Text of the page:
Friday, September 2, 2011

Different Directions

On Wednesday, having punched my way through my to-do list for the day, I rolled out of my church office at about 4:30 in the pii em.  I wandered over to my bike, threw a leg over it, and motored out the church drive to the street.  To go home, I turn right, go down Wilson lane till it dead ends, and then go right across a one lane bridge.

But the lights that flashed on the bike were on the left side, and left is the way I went.

Then, it was out to River Road, where usually 1) go straight, to pick up my kids at the synagogue or 2) go right, so I can get to the Beltway, where I hop into the soul crushing traffic of the Outer Loop.   I went 2) right, but then on, on over and blessedly past the Beltway, following River Road north-north-west as it diligently shadows the Potomac.

River Road first leads through Potomac, an intimidating thicket of wealth and power.  The two-lane tiptoes through what seems like an endless cavalcade of mansions, the umpty-thousand square foot edifices that corporate lawyers and the captains of the military industrial complex bought with your tax dollars and your credit with China.  You've got to have something to come back to when you're not at Aspen or in the Hamptons, don't you, Lovey?

Passing through this ostentation, traffic was a bit dense, it being rush-hour.  The Yamaha was compliant beneath me, but it's an aging bike, and we're growing near to the end of our time together.  With the cooling fan on the fritz, I had to shut 'er down at stoplights.  And as traffic moved slowly downhill, I flicked the kill switch, coasting, silencing the heat-producing combustion.  It's been my workaround for too long now.

I'd left early for a reason, and avoiding traffic was that reason.  Soon enough, the snarl cleared, and River opened up.  I twisted the throttle, and with the arthritic clatter of aging valves and cheap gas, the Yamaha surged forward and put the mansions behind me.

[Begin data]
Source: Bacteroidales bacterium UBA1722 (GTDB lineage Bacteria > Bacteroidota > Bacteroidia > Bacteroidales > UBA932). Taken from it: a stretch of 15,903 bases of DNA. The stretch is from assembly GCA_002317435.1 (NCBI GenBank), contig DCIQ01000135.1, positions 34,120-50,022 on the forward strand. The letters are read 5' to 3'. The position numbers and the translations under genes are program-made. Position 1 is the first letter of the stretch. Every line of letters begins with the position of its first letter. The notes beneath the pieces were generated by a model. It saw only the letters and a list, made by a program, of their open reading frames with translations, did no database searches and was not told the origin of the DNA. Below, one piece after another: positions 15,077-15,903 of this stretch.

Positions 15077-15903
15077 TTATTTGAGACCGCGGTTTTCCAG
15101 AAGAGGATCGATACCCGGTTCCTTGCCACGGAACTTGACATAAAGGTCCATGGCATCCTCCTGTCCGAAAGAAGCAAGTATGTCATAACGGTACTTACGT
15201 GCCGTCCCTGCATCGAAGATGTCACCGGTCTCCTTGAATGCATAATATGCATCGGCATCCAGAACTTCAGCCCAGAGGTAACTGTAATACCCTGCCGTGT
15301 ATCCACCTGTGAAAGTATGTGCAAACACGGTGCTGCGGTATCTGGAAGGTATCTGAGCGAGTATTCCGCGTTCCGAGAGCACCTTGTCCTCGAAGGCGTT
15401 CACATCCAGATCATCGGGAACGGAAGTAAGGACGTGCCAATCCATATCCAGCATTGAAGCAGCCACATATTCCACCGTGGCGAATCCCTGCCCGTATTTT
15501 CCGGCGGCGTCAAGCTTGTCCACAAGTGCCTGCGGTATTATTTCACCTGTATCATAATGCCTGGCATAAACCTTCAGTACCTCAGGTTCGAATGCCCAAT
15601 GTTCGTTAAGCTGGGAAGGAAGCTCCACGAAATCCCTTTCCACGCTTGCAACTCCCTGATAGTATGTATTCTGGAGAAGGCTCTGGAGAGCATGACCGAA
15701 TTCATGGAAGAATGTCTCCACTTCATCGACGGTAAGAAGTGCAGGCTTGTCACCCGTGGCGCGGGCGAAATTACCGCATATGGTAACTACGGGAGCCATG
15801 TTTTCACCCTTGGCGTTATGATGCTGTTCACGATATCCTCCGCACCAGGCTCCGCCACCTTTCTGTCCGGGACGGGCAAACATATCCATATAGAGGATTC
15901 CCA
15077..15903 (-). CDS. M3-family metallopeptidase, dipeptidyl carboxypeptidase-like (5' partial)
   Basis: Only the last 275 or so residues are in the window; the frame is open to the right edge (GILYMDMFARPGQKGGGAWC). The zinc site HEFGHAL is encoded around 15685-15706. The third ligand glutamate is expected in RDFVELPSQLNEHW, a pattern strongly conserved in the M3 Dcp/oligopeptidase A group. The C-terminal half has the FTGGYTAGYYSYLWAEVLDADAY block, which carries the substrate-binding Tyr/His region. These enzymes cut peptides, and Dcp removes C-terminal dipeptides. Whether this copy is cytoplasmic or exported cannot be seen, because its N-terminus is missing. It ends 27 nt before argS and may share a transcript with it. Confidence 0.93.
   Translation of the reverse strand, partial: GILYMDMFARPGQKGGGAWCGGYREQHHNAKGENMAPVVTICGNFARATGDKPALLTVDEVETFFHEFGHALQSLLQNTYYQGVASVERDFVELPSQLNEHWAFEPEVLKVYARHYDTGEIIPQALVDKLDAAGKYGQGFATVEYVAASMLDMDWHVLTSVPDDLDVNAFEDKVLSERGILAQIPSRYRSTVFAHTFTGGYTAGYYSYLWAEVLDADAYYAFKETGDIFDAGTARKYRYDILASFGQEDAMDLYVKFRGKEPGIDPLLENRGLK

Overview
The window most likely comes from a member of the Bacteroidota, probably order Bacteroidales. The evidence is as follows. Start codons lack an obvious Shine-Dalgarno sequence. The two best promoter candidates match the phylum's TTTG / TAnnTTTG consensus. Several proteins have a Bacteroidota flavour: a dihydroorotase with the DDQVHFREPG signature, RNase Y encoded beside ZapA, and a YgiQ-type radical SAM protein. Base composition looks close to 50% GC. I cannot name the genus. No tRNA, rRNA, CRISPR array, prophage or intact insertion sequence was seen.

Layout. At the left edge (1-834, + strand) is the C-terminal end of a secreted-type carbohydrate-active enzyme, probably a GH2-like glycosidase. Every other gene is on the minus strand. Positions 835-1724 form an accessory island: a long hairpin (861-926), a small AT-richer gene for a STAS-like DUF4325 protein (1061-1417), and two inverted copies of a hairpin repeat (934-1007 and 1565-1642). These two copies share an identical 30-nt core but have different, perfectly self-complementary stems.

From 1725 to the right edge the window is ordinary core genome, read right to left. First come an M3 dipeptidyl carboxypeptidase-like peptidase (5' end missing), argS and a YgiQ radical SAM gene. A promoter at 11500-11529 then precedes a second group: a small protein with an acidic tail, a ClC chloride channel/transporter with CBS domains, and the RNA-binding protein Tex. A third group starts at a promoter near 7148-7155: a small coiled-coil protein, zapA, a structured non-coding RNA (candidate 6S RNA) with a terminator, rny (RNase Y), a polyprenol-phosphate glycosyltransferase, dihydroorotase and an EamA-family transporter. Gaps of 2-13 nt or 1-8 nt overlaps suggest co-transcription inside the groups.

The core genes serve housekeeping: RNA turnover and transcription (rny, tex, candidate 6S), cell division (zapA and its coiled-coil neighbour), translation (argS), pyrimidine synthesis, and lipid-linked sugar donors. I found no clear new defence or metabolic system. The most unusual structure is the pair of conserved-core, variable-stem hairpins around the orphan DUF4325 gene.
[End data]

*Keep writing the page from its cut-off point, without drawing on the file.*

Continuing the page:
Gradually, the density began to diminish.  Fewer homes.  Nice homes, but less ostentatious.  More trees. Then fields.  Nine point eight miles in, I zag right onto Esworthy, a road easy to miss if you're not paying attention.  Then right on Seneca, which quickly dead-ends into Route 107.

There's a small back up at the light.  A woman and her young daughter sit at the entrance of a very nice looking Catholic School in a gleaming Lexus hybrid, waiting to turn left.  I let the shiny Audi convertible ahead of me pull forward, and wave them in.  They smile, and wave thanks.

As I sit behind them at the light, I hear them talking through the windows of the Lexus, left open to a lovely afternoon.  The mom is laughing at her daughter's silliness, and the daughter is laughing with her, happy in one another's company.  I smile.  It's a nice moment, and a reminder, whispers a little voice.  Just because folks do well, doesn't mean you have the right to prejudge them.   I mostly shake the mansions out of my head.

The One Oh Seven takes me off to the West-North-West, and into the Northern Montgomery County Agricultural Reserve.   It's strikingly beautiful country, 93,000 acres of fields and farms and amber waves of grain, a reminder of what this land was like before we smothered it with asphalt strip malls and tickytackytownhomes.

I slowed a bit, taking in the warm gold of the late afternoon as I moved towards my destination.  I'd been there before, when I and my bike were younger, another blog and what seems like a lifetime ago.  

Funny, the directions life takes you.

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